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Victim’s family awaits copper thief’s arrest

Published Friday | October 12, 2007


Perhaps the thief thought it was a harmless crime — stealing about $20 worth of copper pipe. Maybe he didn’t care who got hurt.

For now, the family of Earl Thelander of Onawa, Iowa, can only guess what was going through the mind of the person who damaged a propane line at Thelander’s house.

What followed was the stuff of nightmares: a gas-filled house, an explosion and painful burns that caused the 80-year-old Onawa man’s death.

More than six weeks later, investigators are nowhere near making an arrest.

The case is still under investigation, said Monona County Sheriff Jeffrey Pratt. But the thief did not leave tire tracks, footprints or fingerprints.

Without witnesses or physical evidence, authorities don’t have much to go on. They’re asking people to come forward with information.

“Hopefully, somebody will remember what was going on,” Pratt said.

For Thelander’s family, waiting for answers is agony.

“He was a good man. He followed the rules. He taught us to follow the rules,” Doug Thelander said of his father.

Thefts of copper have increased in recent years as the price of scrap copper has risen from less than $1 per pound five years ago to almost $3 per pound today.

Thieves have filched copper from electrical wire and ravaged homes under construction for copper tubing.

Iowa does not require salvage yard operators to keep records of their customers. But Omaha and Council Bluffs require salvage yard operators to record the identity and fingerprints of people who sell scrap copper.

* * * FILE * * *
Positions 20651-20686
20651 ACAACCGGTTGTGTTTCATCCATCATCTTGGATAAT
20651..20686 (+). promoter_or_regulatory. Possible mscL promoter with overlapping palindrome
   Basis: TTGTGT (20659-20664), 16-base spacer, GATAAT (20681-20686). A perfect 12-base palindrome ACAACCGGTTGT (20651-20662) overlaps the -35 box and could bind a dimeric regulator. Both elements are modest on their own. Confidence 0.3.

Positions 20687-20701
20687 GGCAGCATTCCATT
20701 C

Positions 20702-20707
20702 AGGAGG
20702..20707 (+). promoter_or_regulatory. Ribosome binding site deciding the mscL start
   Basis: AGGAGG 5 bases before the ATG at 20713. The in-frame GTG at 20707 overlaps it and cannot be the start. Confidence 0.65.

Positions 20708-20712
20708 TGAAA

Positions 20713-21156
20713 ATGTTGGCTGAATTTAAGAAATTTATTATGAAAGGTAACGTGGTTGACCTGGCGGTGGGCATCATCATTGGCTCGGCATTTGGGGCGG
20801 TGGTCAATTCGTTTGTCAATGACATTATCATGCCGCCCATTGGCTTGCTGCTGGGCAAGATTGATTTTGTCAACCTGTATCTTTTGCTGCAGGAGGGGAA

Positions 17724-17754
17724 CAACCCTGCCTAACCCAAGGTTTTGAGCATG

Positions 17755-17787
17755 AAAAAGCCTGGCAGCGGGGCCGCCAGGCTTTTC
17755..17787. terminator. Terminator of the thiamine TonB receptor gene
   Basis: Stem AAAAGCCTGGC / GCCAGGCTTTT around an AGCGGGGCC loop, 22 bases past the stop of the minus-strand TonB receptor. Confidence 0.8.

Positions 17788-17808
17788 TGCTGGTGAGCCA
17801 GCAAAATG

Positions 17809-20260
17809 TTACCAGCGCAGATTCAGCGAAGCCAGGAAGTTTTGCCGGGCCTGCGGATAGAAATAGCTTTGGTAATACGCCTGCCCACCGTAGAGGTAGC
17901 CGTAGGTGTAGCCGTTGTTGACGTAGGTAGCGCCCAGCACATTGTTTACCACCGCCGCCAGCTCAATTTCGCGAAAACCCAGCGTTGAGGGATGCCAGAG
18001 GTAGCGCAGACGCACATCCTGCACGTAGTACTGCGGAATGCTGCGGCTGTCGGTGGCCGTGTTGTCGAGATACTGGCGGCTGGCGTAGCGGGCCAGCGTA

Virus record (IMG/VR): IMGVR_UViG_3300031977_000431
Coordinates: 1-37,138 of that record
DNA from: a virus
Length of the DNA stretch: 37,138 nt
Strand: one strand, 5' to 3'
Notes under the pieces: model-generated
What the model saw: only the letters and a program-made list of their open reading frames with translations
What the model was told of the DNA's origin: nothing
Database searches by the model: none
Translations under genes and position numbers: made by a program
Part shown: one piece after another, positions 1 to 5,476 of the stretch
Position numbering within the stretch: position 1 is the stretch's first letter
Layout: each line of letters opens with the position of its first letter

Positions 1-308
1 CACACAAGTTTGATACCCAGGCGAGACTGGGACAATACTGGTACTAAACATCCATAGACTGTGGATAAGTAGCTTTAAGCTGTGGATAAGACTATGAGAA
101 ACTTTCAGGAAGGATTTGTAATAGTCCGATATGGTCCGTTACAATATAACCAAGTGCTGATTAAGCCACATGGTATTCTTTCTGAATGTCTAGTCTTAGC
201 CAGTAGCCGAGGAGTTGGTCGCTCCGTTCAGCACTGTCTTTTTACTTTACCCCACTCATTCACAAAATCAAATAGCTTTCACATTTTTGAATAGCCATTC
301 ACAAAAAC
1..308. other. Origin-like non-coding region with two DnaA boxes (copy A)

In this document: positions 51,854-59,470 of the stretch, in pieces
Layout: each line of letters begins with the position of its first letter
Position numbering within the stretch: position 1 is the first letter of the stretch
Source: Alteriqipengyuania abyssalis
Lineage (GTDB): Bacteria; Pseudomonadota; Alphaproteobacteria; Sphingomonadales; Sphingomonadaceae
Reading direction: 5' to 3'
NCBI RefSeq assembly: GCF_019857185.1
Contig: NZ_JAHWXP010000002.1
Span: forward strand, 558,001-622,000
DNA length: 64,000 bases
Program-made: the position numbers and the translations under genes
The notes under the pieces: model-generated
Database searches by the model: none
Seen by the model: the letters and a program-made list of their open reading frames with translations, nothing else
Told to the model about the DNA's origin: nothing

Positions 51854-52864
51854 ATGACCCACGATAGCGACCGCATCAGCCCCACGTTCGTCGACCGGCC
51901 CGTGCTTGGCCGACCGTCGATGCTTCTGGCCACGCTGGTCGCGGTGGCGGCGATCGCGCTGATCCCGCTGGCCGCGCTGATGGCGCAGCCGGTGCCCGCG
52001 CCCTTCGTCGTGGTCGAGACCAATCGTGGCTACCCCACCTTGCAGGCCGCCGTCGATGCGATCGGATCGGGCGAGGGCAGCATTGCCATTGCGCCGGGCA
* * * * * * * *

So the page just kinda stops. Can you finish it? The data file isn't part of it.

Investigators have tracked down dozens of people who have sold copper tubing in the Onawa area through checks issued by the salvage yards. So far, the interviews haven’t led to the person who burglarized the Thelander house.

Earl Thelander had been working on the empty house, which he was preparing to sell. He left at 4 p.m. Aug. 27. When he returned at 8 a.m. the next morning, he saw that the house had been burglarized.

Onawa police officers and sheriff’s deputies found a damaged propane pipe while investigating the house. They opened up the home to air it out and left.

When Thelander returned about two hours later, he didn’t smell any gas, he later told his son. Thelander either plugged in a fan or flipped a light switch, triggering the explosion.

Thelander, who suffered second- and third-degree burns, spent four days in critical condition at the Nebraska Medical Center in Omaha and died Sept. 1.

The hardest part, Doug Thelander said, is thinking about those four days when his father was in so much pain.

“The ordeal that he went through before he finally passed away was just horrible,” Thelander said. “There’s just no reason.”

Still, he is certain the thief who damaged the propane pipe will be caught.

“Somebody’s going to talk,” Thelander said. “Decent people just have to step up and take their community back. Somebody knows who did this.”

Anyone with information on the case is asked to call the Monona County Sheriff’s Office at 800-859-1414.

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